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Are policymakers, economists and peak oilists starting to speak the same language?

Kate Mackenzie, Financial Times
A rash of papers, comments and interviews have made us think this recently. It’s not as simple as ‘policymakers are waking up to peak oil’, but that all those groups — and indeed, industry — are increasingly talking about the same issues looming in fossil fuel production, even if they’re using different terminology.

It’s still the rare politician or industry executive who would use the phrase ‘peak oil’. But in the UK, a country for whom domestic oil production decline is very much a concern, the issue has become almost mainstream.

Chris Nelder has written a couple of posts this month about UK officials ‘waking up‘ to peak oil, which he says was generally considered a “tinfoil hat theory” just a few years ago. But we’d argue it goes further than that: at the same time, those who talk about peak oil are increasingly looking at the language and dynamics which these officials are interested in, namely the economics of supply and demand and of course, pricing…
(21 Apr 2010)

Demand for oil to outstrip supply within two years

Paul Syvret, Perth Now, Australia
RISING oil prices pose a grave threat to global economic recovery, according to some experts.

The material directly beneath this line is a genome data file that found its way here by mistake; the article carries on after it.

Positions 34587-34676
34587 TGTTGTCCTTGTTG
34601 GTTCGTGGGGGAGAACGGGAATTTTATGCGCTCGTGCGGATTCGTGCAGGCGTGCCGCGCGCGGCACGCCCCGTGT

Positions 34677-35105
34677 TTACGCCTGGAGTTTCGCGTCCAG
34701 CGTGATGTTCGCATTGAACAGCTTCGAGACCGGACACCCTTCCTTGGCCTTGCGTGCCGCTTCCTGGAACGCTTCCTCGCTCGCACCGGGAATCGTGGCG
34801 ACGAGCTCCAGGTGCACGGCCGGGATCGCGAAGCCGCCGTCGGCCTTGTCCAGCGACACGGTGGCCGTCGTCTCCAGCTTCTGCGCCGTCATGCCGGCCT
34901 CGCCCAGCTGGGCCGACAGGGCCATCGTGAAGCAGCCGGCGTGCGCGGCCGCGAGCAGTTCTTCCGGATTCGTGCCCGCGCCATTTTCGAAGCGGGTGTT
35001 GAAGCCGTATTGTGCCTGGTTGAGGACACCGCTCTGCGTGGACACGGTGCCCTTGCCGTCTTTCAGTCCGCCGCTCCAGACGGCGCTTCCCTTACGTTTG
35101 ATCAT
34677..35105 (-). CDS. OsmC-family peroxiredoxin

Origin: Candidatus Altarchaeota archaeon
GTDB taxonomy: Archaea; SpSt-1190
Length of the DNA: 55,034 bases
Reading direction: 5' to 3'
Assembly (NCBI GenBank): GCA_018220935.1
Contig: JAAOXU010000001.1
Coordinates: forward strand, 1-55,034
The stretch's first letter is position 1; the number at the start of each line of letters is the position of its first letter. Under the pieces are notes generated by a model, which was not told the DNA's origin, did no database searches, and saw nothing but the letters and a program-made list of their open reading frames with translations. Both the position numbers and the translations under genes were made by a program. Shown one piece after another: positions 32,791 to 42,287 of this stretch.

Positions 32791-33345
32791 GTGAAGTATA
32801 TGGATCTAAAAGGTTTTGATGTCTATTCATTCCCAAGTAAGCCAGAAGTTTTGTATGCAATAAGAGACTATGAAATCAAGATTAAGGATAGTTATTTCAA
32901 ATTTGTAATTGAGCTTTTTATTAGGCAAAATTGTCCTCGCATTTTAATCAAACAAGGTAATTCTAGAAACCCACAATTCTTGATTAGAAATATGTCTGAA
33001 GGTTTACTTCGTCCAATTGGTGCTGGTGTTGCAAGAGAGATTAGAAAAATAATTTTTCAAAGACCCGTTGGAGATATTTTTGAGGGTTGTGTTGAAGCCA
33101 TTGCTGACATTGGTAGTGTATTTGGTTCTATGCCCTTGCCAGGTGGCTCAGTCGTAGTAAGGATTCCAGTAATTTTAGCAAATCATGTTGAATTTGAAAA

The fear has been expressed by the US military and by the automobile industry.

This week in Perth, Volvo’s head of product planning, Lex Kerssemakers, said “we all know that oil is running out”.

“We need to find alternative solutions and though we are aware of the alternatives – LPG, CNG, ethanol, electric and so on – we have to introduce these to the market,” he said…

…Peak Oil is not some myth. It is a very simple equation based on supply and demand related to a very finite resource.

And it could arrive sooner rather than later.
(16 Apr 2010)
Sent in my EB contributor Michael Lardelli who points out that this is a peak oil article in a News Corp newspaper. – SO

A ‘watershed month for the truth about peak oil’

Matthew Wild, Peak Generation
Recent weeks have seen an explosion of information on peak oil – everywhere it seems except in the mainstream media. It may be in the business sections, but not the news pages.

Within the last two months, a variety of sources have come out with warnings about both the immediacy of peak oil and the implications of what happens when demand of such a vital resource becomes greater than supply. What’s more, these various an unconnected sources are presenting this as an immediate problem, something requiring urgent and large scale efforts in order to avoid possibly dire economic consequences. You don’t get a better definition of news than that (to which you could add the consideration that if news is anything someone doesn’t want you to know it doesn’t get bigger than this.) Just look at the recent peak oil publications and briefings:…
(19 Apr 2010)